First, the good news: the world is becoming a less violent place, with the average of battle deaths arising from war declining from an average of 164,000 a year in the 1980s to 42,000 in the 2000s, according to the World Bank’s latest World Development Report on “conflict, security and development.”
Unfortunately, the bad news is that the statistics disguise more worrying trends, including a conflation of violent political or state actors with non-state – especially criminal – agents, while globalization has accelerated the contagious impact as conflict spills across borders, most tragically in the Democratic Republic of the Congo.
And it takes an average of 17 years to get to “good enough governance.”
The DRC illustrates two more of the report’s central findings – that mass violence has complex causes, from unemployment and inequality to economic trauma and foreign combatants, but the critical factor is the “absence of legitimate institutions that provide citizen security, justice and jobs.” And that violent conflict is extraordinarily difficult to eradicate even after a political settlement, as in Central America, leaving a legacy of deeply damaged institutions and individuals.
The report’s central message is that bolstering legitimate institutions and governance to ensure security, justice, and jobs is required to break cycles of violence. But, it cautions, “the state cannot restore confidence alone” and confidence-building requires “inclusive-enough coalitions” of civil society groups and other non-state actors, as in Aceh, Timor-Leste or Chile’s democratic transition.
Delivering citizen security, justice, and jobs also requires other reforms “to be sequenced and paced over time, including political reform, decentralization, privatization, and shifting attitudes toward marginalized groups” as well as implementation of reforms through “a web of institutions (democratization, for example, requires many institutional checks and balances beyond elections) and changes in social attitudes.”
Elections can be an important factor, especially in accommodating previously excluded groups, but the necessary democratization is not an event, but a long term process.
“Historically, the fastest transformations have taken a generation,” the report notes:
Well-known institutional indices are relevant to reducing the risk of violence—the rule of law, corruption, human rights, democratic governance, bureaucratic quality, oversight of the security sectors, and equity for the disadvantaged. How much time has it taken to move from current average levels in fragile states around the world to a threshold of “good enough governance”? The results are striking. It took the 20 fastest-moving countries an average of 17 years to get the military out of politics, 20 years to achieve functioning bureaucratic quality, and 27 years to bring corruption under reasonable control.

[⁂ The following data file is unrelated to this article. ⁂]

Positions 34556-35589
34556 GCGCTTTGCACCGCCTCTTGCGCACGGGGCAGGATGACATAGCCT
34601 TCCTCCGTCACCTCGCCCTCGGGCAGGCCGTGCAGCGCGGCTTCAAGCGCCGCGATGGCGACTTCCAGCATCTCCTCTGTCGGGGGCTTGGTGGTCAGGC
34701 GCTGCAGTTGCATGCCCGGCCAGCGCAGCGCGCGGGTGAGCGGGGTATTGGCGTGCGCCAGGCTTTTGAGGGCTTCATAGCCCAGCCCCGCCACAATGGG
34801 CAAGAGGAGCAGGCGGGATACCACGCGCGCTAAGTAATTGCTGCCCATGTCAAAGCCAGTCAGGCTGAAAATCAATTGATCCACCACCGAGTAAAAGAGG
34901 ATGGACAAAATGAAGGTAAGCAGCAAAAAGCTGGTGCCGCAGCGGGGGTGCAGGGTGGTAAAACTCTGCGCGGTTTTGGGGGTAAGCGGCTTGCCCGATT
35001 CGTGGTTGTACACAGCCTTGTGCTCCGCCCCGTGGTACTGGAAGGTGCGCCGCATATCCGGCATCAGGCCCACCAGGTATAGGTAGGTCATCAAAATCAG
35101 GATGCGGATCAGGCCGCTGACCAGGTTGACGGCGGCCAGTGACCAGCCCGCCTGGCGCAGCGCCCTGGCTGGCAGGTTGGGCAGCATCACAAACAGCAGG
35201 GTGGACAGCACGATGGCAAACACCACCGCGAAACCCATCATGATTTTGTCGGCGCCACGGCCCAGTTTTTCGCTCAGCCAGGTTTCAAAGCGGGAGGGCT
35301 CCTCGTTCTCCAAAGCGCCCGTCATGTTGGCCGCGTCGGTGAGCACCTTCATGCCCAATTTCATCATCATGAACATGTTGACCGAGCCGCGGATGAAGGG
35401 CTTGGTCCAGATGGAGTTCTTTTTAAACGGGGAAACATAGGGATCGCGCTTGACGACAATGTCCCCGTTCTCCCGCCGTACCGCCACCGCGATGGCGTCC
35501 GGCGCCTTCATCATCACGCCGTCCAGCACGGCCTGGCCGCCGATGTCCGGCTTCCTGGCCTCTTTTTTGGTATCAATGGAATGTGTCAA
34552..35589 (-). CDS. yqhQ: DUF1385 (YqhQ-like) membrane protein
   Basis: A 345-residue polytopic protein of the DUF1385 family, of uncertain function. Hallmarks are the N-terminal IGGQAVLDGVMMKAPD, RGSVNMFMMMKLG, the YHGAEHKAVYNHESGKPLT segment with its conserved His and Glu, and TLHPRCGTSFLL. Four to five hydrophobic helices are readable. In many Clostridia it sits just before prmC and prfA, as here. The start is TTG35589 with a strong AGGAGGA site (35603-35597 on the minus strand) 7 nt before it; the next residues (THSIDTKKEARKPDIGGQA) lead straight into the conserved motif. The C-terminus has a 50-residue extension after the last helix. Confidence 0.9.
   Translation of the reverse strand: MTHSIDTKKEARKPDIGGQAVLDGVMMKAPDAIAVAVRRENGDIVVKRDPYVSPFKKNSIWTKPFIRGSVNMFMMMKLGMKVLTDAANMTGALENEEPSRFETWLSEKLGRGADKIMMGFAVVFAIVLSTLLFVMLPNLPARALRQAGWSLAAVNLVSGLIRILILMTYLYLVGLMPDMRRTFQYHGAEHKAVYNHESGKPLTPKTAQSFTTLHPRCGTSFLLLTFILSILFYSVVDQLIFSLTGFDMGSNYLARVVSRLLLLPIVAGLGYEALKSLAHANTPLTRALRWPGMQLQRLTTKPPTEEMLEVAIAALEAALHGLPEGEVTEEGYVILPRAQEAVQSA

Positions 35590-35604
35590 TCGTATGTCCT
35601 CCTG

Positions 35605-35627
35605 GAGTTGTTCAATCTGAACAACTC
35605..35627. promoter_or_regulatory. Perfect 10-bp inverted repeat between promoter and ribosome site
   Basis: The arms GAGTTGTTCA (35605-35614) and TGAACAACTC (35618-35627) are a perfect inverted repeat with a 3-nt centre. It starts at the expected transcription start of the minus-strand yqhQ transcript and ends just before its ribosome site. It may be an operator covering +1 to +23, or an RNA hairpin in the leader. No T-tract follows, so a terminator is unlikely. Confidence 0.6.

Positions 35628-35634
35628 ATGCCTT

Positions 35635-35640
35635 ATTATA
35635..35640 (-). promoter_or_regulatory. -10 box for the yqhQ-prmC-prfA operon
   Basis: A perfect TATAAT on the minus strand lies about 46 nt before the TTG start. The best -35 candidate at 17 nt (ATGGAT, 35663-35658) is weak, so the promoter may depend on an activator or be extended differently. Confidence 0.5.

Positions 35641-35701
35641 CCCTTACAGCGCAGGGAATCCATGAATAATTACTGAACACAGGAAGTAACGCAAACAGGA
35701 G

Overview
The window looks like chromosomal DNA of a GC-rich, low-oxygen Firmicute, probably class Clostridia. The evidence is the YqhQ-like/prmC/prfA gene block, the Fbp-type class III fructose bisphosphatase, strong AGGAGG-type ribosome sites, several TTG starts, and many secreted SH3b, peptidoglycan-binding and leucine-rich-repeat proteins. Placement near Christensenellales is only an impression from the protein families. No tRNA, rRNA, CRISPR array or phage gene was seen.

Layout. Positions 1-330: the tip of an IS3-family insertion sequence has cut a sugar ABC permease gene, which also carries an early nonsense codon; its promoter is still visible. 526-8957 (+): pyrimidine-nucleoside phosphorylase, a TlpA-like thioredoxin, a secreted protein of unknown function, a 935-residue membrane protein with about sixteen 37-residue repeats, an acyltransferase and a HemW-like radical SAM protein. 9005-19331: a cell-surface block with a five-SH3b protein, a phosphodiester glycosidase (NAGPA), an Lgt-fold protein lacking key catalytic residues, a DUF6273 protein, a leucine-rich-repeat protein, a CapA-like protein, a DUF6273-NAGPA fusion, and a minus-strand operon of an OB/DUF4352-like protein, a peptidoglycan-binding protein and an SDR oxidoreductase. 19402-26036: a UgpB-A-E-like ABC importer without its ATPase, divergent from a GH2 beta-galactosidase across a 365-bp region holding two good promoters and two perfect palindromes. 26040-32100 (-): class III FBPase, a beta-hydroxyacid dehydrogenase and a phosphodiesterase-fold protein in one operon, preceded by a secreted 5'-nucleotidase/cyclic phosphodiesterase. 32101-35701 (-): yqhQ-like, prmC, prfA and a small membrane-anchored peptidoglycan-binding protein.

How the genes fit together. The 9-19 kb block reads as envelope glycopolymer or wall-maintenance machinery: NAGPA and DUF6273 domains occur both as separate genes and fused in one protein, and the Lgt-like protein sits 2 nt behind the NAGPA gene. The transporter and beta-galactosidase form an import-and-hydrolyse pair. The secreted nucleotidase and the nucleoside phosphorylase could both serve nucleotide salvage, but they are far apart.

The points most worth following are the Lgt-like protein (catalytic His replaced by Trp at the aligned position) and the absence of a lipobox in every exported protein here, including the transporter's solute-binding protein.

South Africa provides an example of the dangers of premature celebration, writes Jay Naidoo, the former Minister for Reconstruction and Development, and the need to ensure that democracies deliver justice and jobs as well as peace and security.
“There was also too much of an assumption that 1994 marked the culmination of a process of democratization and reconciliation,” he contends. “Relatively little attention was given to what was meant by the transformation to a constitutional state; the continued role of civil society in deepening not just democratization and accountability but also delivery.”
The reform process itself may entail short-term security risks, the report suggests:
Taking on too many reforms too fast— such as decentralizing services and combating insurgents or traffickers—can risk backlash and institutional loss of credibility. Rapid reforms make it difficult for actors in the post-conflict society to make credible commitments with each other, since they do not know how the reforms will affect the “balance of power.” Elections, often seen as “winner takes all” events in fragile states, can evoke powerful reactions from those who lose.